Santa Claus, the cultural icon we know today, was made in America. I knew about the real Saint Nicholas, but was surprised to discover that the “jolly ol’ guy in the red suit” was an American literary creation and marketing manifestation.
Many faiths share the custom of gift giving around this time of year. Which is why it’s kind of amazing that the predominant icon for the season is a fictional character created in America in the late 19th and early 20th centuries. [PC: Moi, taken at Filoli]
The Original St. Nick
St. Nicholas was a 4th-century Greek saint from an area that is now Turkey, who had a reputation for putting coins in the shoes that were left out for him. As the patron saint of children, he was most often associated with giving them gifts.
One of the many generous deeds attributed to Saint Nicholas was providing dowries for the daughters of three impoverished families, so the girls could wed. In those days, a woman without a dowry was unlikely to marry, and then her fate was often to be sold into slavery (read: prostitution). [Public Domain: Saint Nicholas]
Santa Claus ~ Literary Creation
Early Dutch settlers brought Sinterklaas to America, and the name first appeared in print in 1773 as “St. A Claus.” However, it was not until the 19th century that the Americanized Santa Claus came into being.
Washington Irving gave Americans the first detailed information about the man we would come to know as Santa Claus. In 1809, writing under the pen name Diedrich Knickerbocker, Irving described the St. Nick’s arrival on horseback each year on the Eve of Saint Nicholas (December 6th).
A few years later, Clement Clarke Moore created the Americanized Santa Claus in his 1823 poem A Visit From Saint Nicholas—today known as The Night Before Christmas. Moore gave Santa’s reindeer names, described Santa’s mannerisms, and even introduced his leaving your house by up the chimney.
The American image of Santa Claus came into focus with illustrator, Thomas Nast. Nast’s drawings for the Christmas issues of Harper’s magazine from the 1860s to the 1880s were of a rotund man with a white beard, wearing a red suit. Nast even added the details for Santa’s workshop at the North Pole and his list of good and bad children of the world. [Public Domain: Thomas Nast illustration of Santa Claus]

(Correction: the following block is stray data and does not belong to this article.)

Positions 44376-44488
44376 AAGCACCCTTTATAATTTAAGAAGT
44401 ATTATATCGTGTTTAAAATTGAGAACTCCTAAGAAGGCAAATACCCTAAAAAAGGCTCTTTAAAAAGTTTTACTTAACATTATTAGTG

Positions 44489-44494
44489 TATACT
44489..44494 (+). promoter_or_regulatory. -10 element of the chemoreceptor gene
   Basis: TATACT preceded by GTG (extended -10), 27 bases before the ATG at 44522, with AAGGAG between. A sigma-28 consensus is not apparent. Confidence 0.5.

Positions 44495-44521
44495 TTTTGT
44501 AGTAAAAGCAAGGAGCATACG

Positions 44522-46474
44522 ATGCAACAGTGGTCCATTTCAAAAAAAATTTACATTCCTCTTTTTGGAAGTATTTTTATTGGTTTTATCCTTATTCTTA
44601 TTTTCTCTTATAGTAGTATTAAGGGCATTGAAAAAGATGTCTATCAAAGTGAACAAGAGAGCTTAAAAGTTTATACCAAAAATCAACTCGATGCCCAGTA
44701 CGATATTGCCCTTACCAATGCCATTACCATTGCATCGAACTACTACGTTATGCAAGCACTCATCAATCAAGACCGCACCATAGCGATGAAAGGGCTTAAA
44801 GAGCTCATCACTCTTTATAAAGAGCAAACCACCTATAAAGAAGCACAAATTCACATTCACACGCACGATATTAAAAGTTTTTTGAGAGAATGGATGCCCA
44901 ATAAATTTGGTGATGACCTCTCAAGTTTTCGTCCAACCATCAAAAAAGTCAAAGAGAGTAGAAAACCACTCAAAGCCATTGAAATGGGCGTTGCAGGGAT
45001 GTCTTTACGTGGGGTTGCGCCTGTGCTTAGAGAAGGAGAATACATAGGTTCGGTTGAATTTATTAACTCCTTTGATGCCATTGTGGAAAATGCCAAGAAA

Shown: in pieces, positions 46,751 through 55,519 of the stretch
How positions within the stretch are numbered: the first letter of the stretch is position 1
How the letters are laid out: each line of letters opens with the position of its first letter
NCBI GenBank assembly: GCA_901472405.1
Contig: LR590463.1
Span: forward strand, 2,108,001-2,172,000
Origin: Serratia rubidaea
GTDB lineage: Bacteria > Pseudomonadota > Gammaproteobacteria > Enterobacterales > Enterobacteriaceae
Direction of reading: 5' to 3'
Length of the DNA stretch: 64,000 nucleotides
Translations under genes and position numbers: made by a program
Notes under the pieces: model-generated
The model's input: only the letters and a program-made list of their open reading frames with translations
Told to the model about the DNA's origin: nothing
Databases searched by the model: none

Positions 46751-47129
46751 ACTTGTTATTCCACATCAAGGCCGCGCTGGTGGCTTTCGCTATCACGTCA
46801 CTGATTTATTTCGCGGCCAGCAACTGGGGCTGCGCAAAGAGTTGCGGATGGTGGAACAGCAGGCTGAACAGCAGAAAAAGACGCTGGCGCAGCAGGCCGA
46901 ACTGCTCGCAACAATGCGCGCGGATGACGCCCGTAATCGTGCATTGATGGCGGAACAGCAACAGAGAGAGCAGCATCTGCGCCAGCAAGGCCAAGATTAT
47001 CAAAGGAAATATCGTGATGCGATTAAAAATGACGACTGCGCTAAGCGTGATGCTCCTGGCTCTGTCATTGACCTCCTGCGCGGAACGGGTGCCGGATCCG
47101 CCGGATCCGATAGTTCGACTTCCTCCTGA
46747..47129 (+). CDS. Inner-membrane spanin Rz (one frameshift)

Norman Rockwell further popularized the American image of Santa Clause with his many Santa themed covers for the Saturday Evening Post. Then in the 1930’s, Coca-Cola created illustrations for an advertising campaign that turned Santa’s red suit into the cultural icon it is today.
Rudolph (the ninth reindeer) with his red, shiny nose, was invented by an advertising writer for the Montgomery Ward Company in 1939. [Public Domain: Two covers for the Saturday Evening Post by Norman Rockwell]
Written Into Reality
With Santa Claus a predominant image in national media, children across America began to write him letters. The letters to Santa piled up at post offices, where some postal workers took it upon themselves to answer the letters and even fulfilling the requests.
Hollywood played on this theme in the 1947 classic, Miracle on 34th Street, cementing the image of the jolly ol’ guy in the red suit as a “very real” holiday icon.
To make Santa and his workshop even more real, the USPS provides a service where you can get a North Pole cancellation stamp on a card or letter. I’m not kidding.
To obtain a North Pole cancellation stamp:
- Write a letter to your child and sign it From Santa.
- Put the letter in an envelope and address it to your child.
- Add the return address SANTA, NORTH POLE.
- Affix a First Class stamp to the envelope.
- Place the complete envelope in a larger envelope with the appropriate postage (to cover the extra weight), and address to:
- North Pole Postmark
4141 Postmark Dr.
Anchorage, AK 99530-9998
For more about how writing letters to Santa became a standard practice, read Alex Palmer’s A Brief History of Sending a Letter to Santa in Smithsonian Magazine.